Results revealed that people who reported that they are happy seemed to look happy to their family members and close friends. The result of their daily mood ratings revealed positive emotions as well. Depressed people reported to have negative emotions and that they are less healthy, physically and emotionally, than those who reported to be happy. Overall, this article shows that emotions affect how people perceive themselves (and how they are perceived by others) in terms of their subjective well-being.

Caprara and Steca’s (2005) study suggests that there are two main components of subjective well-being; first, an individual’s evaluation of life satisfaction according to subjectively determined standards, and second, the predominance of positive affect over negative affect (Diener, Suh, Lucas, & Smith, 1999, as cited in Caprara & Steca, 2005). Caprara (2005) suggested that life satisfaction, self-esteem and optimism are components of subjective well-being, and all together these three shares a common dimension called “positive thinking”.

However, positive thinking is more stable overtime and holds stronger relations with a variety of other indicators of well-being when compared to life satisfaction, self-esteem, and optimism (Caprara & Steca, 2004, as cited in Caprara & Steca 2005). In the work of Bradburn (as cited in Caprara & Steca, 2005), the dominance of positive emotional experiences over negative ones was stated as a core dimension of subjective well-being. Later studies led to the suggestion that positive and negative affect are independent dimensions.

As they are experienced in different life situations, the distinction between positive and negative affect are ought to be affective components of subjective well-being (Diener, 2000; Diener & Emmons, 1984; Diener, Smith, & Fujita, 1995; Diener, Suh, Lucas, & Smith, 1999; Zevon & Tellegen, 1982, as cited in Diener & Steca, 2005) Positive emotions signify that life is going well, the person’s goals are being met, and resources are adequate (Clore, Wyer, Dienes, Gasper, & Isbell, 2001).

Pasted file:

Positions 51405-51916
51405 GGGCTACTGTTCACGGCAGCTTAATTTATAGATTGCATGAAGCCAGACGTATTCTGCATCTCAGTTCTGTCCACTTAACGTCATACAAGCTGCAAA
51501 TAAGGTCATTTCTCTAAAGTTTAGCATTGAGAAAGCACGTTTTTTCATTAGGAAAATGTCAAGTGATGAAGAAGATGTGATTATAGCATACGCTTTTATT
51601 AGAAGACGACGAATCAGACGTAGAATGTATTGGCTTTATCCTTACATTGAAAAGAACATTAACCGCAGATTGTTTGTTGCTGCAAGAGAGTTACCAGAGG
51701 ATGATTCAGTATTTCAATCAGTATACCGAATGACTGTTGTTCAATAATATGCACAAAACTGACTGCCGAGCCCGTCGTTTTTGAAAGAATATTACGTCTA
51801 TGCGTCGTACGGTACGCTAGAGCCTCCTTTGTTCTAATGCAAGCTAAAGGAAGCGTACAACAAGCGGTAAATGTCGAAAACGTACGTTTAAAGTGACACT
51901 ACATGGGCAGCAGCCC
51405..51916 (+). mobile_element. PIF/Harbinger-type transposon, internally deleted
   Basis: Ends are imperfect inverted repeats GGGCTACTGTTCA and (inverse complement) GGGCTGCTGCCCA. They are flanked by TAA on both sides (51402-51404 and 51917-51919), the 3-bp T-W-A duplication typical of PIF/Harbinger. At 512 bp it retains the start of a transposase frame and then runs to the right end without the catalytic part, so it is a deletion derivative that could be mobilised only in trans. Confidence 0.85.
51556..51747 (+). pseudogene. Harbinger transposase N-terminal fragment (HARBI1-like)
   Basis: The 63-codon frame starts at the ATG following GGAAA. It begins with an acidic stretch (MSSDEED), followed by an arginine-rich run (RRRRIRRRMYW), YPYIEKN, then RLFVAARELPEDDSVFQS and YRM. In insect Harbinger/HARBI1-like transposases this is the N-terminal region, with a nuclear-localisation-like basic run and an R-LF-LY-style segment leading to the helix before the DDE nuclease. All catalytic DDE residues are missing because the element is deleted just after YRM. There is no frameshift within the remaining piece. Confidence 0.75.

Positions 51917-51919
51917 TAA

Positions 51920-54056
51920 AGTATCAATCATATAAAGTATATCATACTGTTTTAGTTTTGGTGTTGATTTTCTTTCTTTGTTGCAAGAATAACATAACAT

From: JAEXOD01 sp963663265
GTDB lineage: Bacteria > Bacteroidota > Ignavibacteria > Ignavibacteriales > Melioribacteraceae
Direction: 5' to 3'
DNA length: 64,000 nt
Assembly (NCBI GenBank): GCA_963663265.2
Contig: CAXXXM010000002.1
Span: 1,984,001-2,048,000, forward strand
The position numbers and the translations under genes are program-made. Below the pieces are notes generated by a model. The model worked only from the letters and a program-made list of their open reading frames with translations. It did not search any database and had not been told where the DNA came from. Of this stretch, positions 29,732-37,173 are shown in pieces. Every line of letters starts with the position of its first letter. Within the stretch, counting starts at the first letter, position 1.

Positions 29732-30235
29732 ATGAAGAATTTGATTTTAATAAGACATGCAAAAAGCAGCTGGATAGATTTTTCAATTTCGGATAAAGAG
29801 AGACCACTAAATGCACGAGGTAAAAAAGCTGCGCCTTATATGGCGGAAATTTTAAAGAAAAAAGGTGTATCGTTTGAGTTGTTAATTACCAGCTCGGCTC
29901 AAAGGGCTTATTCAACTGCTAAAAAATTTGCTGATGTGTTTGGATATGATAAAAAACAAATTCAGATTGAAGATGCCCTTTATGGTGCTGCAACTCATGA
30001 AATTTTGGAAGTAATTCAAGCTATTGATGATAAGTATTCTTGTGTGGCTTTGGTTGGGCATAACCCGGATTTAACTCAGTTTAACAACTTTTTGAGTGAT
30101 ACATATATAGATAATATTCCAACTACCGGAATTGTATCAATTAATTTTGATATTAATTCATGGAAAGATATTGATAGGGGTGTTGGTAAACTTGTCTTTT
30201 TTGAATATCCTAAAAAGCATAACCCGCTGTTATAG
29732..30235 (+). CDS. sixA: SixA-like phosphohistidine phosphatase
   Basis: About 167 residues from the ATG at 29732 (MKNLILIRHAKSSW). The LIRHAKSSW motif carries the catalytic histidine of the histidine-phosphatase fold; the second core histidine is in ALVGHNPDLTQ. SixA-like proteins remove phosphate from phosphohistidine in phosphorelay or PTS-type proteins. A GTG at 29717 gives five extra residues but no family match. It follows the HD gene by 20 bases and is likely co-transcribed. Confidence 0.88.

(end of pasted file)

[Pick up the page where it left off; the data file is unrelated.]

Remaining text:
The characteristics related to positive affect include confidence, optimism, and self-efficacy; likability and positive view of others; sociability, activity, and energetic. Positive emotions produce the tendency to approach rather than to avoid and to prepare the individual to seek out and undertake new goals. In this journal research evidence supports the notion that it is the amount of time that people experience positive affect that defines happiness. They also identify happy individuals as those who experience high average levels of positive affect.

In summary, their review of the cross-sectional empirical literature suggests that happiness is positively correlated. Their examination of the cross-sectional correlational literature thus far suggests that high subjective well-being is related to positive outcomes in many areas of life, which is brought by positive affect. Negative Affect In the article “Happiness and Stereotypic Thinking in Social Judgment”, the role of happiness and stereotyping in students’ perceptions and judgments and how either negative or positive emotions affect someone’s judgments are examined.